Increasing complexity means that business continuity professionals need to rethink some of the paradigms of the practice, says Geary Sikich.
Business continuity professionals need to rethink some of the paradigms of the practice. All too often we tend to fall back on what are considered the tried and true ways of doing things. This essentially leaves us in two camps; the first, evolved out of information technology and disaster recovery and the second, evolved out of emergency preparedness (tactical planning), financial risk management (operational) and strategic planning (strategic). These two camps each offer much to be desired. The first, having renamed disaster recovery and calling it business continuity still retains a strong focus on systems continuity rather than true business continuity; but this is not a bad thing. The second, has begun a forced merger of sorts; combining the varied practices at three levels (tactical, operational and strategic) and renaming it enterprise risk management (ERM). The second group still retains strong perspectives on risk management; that is why I have divided it into the three sub-groups (tactical, operational and strategic).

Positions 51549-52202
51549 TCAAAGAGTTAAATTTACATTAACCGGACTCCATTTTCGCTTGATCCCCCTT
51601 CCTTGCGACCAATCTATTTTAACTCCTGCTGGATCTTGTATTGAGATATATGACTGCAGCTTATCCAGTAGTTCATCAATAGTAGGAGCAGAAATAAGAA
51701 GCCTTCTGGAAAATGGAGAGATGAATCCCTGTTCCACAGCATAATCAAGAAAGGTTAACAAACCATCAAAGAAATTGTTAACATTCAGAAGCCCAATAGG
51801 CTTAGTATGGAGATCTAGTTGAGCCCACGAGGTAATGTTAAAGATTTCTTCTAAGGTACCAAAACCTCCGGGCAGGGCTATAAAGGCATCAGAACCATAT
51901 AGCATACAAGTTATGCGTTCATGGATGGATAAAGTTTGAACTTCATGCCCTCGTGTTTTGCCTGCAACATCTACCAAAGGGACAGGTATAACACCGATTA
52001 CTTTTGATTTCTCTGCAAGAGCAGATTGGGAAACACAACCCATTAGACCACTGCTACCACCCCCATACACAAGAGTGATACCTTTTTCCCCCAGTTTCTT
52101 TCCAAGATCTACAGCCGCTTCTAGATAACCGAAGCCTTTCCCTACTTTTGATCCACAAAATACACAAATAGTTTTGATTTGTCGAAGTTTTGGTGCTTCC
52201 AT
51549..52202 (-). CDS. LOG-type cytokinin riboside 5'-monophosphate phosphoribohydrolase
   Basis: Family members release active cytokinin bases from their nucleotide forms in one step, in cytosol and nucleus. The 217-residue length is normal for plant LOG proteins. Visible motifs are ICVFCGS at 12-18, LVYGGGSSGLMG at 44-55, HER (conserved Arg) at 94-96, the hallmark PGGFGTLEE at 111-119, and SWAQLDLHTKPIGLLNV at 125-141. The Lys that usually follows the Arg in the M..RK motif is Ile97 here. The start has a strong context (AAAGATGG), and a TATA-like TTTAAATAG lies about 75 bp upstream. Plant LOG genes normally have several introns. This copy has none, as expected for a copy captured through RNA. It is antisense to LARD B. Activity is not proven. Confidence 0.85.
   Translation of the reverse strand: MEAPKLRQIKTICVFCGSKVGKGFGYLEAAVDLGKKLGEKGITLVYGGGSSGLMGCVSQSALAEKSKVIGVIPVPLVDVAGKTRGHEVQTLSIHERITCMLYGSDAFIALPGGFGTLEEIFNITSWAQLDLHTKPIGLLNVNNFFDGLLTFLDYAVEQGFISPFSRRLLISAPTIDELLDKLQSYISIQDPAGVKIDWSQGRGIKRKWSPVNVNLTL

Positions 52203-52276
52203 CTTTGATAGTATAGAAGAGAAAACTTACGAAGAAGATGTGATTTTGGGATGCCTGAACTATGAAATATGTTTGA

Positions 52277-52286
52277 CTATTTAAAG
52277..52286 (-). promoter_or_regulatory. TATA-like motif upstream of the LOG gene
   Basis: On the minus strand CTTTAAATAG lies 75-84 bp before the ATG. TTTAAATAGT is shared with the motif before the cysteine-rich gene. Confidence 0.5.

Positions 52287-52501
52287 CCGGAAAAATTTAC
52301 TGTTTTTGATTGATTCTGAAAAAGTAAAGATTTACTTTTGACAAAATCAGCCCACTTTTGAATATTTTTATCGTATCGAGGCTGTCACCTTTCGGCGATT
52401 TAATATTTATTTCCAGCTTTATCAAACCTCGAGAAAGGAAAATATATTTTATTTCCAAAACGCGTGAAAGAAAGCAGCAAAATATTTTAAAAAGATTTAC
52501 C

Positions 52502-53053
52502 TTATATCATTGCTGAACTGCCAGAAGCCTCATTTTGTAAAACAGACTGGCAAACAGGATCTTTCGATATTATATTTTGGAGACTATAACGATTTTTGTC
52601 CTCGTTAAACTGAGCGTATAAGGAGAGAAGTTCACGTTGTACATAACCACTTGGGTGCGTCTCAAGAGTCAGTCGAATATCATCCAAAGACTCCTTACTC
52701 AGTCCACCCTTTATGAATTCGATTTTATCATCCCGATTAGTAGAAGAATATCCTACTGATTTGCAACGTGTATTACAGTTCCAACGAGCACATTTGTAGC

Complexity, in effect, is changing the business continuity paradigm. Complexity cannot be solved with a dependence on only mathematics. Complexity also cannot be solved with just intuition. There is a balance that has to be developed between the two in order to get a perspective on risk, threat, hazard, consequence and business impact. As you assess, you have to start mapping the complexity that evolves out of the identification of a risk, threat, hazard, etc. You need to think in three dimensions: strategic, operational and tactical. Each feeds into the others and gives you a list of issues that you can relate to the identified risk, threat, hazard, etc.
See Is it time to rethink business continuity? by Geary Sikich for Continuity Central.
About the author
Geary Sikich, entrepreneur, consultant, author and business lecturer, is a seasoned risk management professional who advises private and public sector executives to develop risk buffering strategies to protect their asset base. With a M.Ed. in Counseling and Guidance, Geary’s focus is human capital: what people think, who they are, what they need and how they communicate. With over 25 years in management consulting as a trusted advisor, crisis manager, senior executive and educator, Geary brings unprecedented value to clients worldwide.
Geary is well-versed in contingency planning, risk management, human resource development, ‘war gaming,’ as well as competitive intelligence, issues analysis, global strategy and identification of transparent vulnerabilities. Geary began his career as an officer in the US Army after completing his BS in Criminology. As a thought leader, Geary leverages his skills in client attraction and the tools of LinkedIn, social media and publishing to help executives in decision analysis, strategy development and risk buffering. A well-known author, his books and articles are readily available on Amazon, Barnes & Noble and the Internet.